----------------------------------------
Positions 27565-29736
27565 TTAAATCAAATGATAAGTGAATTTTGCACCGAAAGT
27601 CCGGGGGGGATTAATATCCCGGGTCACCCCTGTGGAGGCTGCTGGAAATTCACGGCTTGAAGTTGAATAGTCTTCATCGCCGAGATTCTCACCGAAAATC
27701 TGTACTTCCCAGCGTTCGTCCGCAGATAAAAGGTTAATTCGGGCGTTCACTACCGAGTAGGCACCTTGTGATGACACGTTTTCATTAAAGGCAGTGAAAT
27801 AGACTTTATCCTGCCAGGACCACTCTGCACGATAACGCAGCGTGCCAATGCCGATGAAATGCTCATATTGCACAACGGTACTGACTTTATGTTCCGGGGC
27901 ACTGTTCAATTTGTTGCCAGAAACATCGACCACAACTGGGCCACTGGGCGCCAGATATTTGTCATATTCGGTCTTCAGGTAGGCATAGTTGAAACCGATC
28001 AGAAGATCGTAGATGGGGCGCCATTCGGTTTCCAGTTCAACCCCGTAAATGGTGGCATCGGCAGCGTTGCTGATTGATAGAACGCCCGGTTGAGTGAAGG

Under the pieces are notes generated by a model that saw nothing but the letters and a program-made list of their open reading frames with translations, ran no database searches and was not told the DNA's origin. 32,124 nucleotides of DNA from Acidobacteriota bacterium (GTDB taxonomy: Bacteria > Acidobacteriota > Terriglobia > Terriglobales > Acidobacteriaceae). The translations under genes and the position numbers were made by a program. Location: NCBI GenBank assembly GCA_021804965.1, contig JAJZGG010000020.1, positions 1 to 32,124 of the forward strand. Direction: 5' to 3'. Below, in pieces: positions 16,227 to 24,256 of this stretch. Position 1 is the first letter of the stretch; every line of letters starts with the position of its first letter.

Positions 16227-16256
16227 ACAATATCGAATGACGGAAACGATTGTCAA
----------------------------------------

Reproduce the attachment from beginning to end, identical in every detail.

Positions 27565-29736
27565 TTAAATCAAATGATAAGTGAATTTTGCACCGAAAGT
27601 CCGGGGGGGATTAATATCCCGGGTCACCCCTGTGGAGGCTGCTGGAAATTCACGGCTTGAAGTTGAATAGTCTTCATCGCCGAGATTCTCACCGAAAATC
27701 TGTACTTCCCAGCGTTCGTCCGCAGATAAAAGGTTAATTCGGGCGTTCACTACCGAGTAGGCACCTTGTGATGACACGTTTTCATTAAAGGCAGTGAAAT
27801 AGACTTTATCCTGCCAGGACCACTCTGCACGATAACGCAGCGTGCCAATGCCGATGAAATGCTCATATTGCACAACGGTACTGACTTTATGTTCCGGGGC
27901 ACTGTTCAATTTGTTGCCAGAAACATCGACCACAACTGGGCCACTGGGCGCCAGATATTTGTCATATTCGGTCTTCAGGTAGGCATAGTTGAAACCGATC
28001 AGAAGATCGTAGATGGGGCGCCATTCGGTTTCCAGTTCAACCCCGTAAATGGTGGCATCGGCAGCGTTGCTGATTGATAGAACGCCCGGTTGAGTGAAGG

Under the pieces are notes generated by a model that saw nothing but the letters and a program-made list of their open reading frames with translations, ran no database searches and was not told the DNA's origin. 32,124 nucleotides of DNA from Acidobacteriota bacterium (GTDB taxonomy: Bacteria > Acidobacteriota > Terriglobia > Terriglobales > Acidobacteriaceae). The translations under genes and the position numbers were made by a program. Location: NCBI GenBank assembly GCA_021804965.1, contig JAJZGG010000020.1, positions 1 to 32,124 of the forward strand. Direction: 5' to 3'. Below, in pieces: positions 16,227 to 24,256 of this stretch. Position 1 is the first letter of the stretch; every line of letters starts with the position of its first letter.

Positions 16227-16256
16227 ACAATATCGAATGACGGAAACGATTGTCAA